David Heise, the principal assessor, as mentioned above, was assisted by James Lock and John Dailey. They returned the names of Luther Johnson and Daniel Kelsey as suitable persons for collectors, under date of December 8, 1831.
The pioneer family of Bacons, now residents of Tioga county and principally of the township of Delmar and the borough of Wellsboro, are able to trace their genealogy back to Daniel Bacon who came to America from England prior to the Revolutionary war and located at Middletown, Connecticut. He had a son Daniel (2nd) and a grandson Daniel (3rd). Daniel Harvey Bacon (a son of Daniel 3rd) was born in Farmington, Litchfield county, Conn., about the year 1764. He married (at Owego, N.Y.,) Lydia Ellis, of Massachusetts, by whom he had nine children, four of whom are now living. They are Oliver Bacon and Mrs. McCarter of Delmar, Mrs. Hannah Newton of Wisconsin, and Mrs. Chloe Howe of Delmar. About the year 1796 D.H. Bacon came to Owego, and in 1815 to Tioga county, bringing his family with him. He located on Marsh Creek, then in the township of Delmar, where he remained five years; and in 1820 purchased one hundred acres of wild land, on which his son Oliver now resides. On this farm he died, in the year 1850.
Robert Campbell was born in Lodi, Seneca county, N.Y., May 3rd 1809; was educated in the district and became a farmer. He also taught school. In October 1836 he married Miss Jane S. Knight. Their children were Oscar, Edwin, William, Franklin (deceased) and Mary (wife of Burton Schrader, of Mansfield, Pa.). He came to Delmar in march 1837 and bought of James Alger 200 acres of land, a small portion of which was improved. He went to work industriously and systematically to improve and clear up his rough farm, year by year adding some valuable and necessary appurtenance in the shape of a dwelling, barn, orchard, fence, or something else which would add to the convenience or increase the product of his domain, until now it is conceded by all that he has the model fam of Tioga county. He has 251 acres, regularly laid out and mapped by a surveyor, with each field numbered and its area set down. He keeps an accurate account of the amount of labor bestowed upon each field, the amount of fertilizers used and the products. At the end of the year a balance sheet is made up, and he knows to a cent what the expenditures have been on each field, and the value of the productions. He takes a lively interest in the agricultural affairs of the county, and was one of the executive committee for the first fair held by the Tioga County Agricultural Society, 28 years ago. Mr. Campbell has also been prominent in the school affairs of the township transacting the duties incumbent upon him with the same care and fidelity which have marked his career as a farmer. He is now in his 73rd year, and no man in Delmar township has done more by example than he to demonstrate the capabilities of the soil of the township.
Justus Dartt sen was born in Connecticut, in 1757, and subsequently resided at Castleton, Vt. He came to Tioga county in the fall in 1811; located on the head waters of charleston Creek, then in the township of Delmar, and purchased 160 acres of wild land. This he proceeded to clear up. He became very prominent in the affairs of the county: was one of the trustees for the Wellsboro Academy in 1817, county commissioner in 1815, and filled other prominent positions. He was a musician in the Revolutionary army, and colonel of the regiment of militia in Vermont after the Revolutionary war. The family came in with a team from Vermont via Owego, Athens, Troy, Sullivan and Richmond. At Canoe Camp, in Richmond township, they tarried a few days with the Spencers, while the neighbors made a "bee" and cut a road from Canoe Camp westward eight miles through the woods to Mr. Dartt's premises. Another bee resulted in a road from his place to Wellsboro. His family consisted of a wife and five children. Cyrus Dartt married Lydia Kelly, Justus jr., married Betsey Kelsey, Joshua married Sally Briggs, James G. married Ploy Gillis, Hannah married Gideon Briggs, Irene married Siah Wilson. The place where Justus Dartt settled has since been known as "Dartt Settlement."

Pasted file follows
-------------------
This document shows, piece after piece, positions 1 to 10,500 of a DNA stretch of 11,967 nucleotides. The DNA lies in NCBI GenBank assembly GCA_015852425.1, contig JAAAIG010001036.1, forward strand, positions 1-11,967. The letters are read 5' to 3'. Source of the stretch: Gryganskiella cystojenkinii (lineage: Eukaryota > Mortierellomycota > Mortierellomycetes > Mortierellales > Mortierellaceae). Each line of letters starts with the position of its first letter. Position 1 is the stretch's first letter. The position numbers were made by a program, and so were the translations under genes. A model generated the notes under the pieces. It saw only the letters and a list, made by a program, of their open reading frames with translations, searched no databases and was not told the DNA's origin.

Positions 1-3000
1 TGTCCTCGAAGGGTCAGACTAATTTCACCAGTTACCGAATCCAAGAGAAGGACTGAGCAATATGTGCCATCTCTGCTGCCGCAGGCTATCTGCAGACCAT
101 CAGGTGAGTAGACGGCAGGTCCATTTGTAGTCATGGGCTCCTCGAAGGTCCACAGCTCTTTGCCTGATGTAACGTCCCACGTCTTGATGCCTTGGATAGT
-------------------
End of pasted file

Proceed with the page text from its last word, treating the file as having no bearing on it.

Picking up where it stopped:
Erastus Putnam Deane was born in Petersham, Worcester county, Mass., November 26, 1809, and was one of a family of nine children born to Daniel and Jerusha Deane, all of whom except the subject of this sketch and one brother (now living in Nebraska) died many years ago. Jerusha Deane, mother of Erastus P Deane, died at Pertersham, February 21, 1846, and the father, Daniel Deane, came to Tioga county in 1851, thereafter to make his home with his son Erastus P., He died October 10,1866, at the ripe age of 95 years. Erastus Putnam Deane came to Tioga county from the home of his parents in Massachusetts, arriving at Wellsboro on the 25th of April 1834. He had received an academic education and qualified himself for land surveying, and he entered upon that business soon after his arrival here. He also taught in the Wellsboro Academy and in the common schools of the township; but his principal business was surveying and farming. June 29th 1837, he was married to Mary E. McEwen, eldest daughter of John McEwen of Delmar township. Their children were nine in number, six of whom are living viz.: C. Augusta, wife of Henry Bacon, of Northfield, Jackson county, Wis.; Darius L. Deane, of Wellsboro; Cecil A., of Denver Col.; Luella I., Caroline A. and Mary E. Mr. Deane never held public office. He had a fine farm in the township of Delmar. The pursuit of land surveying led him into all the counties in the northern and central parts of Pennsylvania, and it can safely be said that in all that region no man of his profession has been allowed greater weight in courts by judge and jury; that so extensive a knowledge as his of land locations is possessed by no other man, and that there is now no one engaged in his profession in the section of country alluded to whose abilities, natural and acquired, will enable him to take the place in the profession that M. Deane filled. A prominent feature of his character was his very retentive memory, which was of great use to him in his business; and his ability to recall dates and data, and to identify localities in the woods, was remarkable. For many years he resided in Delmar township, but in 1873, he removed to Wellsboro, where he resided until his death, in September 1881, which was occasioned by an accident at Corning, N.Y. When Mr. Deane came into the county his health was poor; but exercise in the pure mountain air in surveying and work on the farm soon restored him, and he became one of the most strong and healthy men in the county, possessing wonderful endurance. He was a gentleman of but few words, and rather retiring in his disposition, but a man of knowledge and sterling integrity.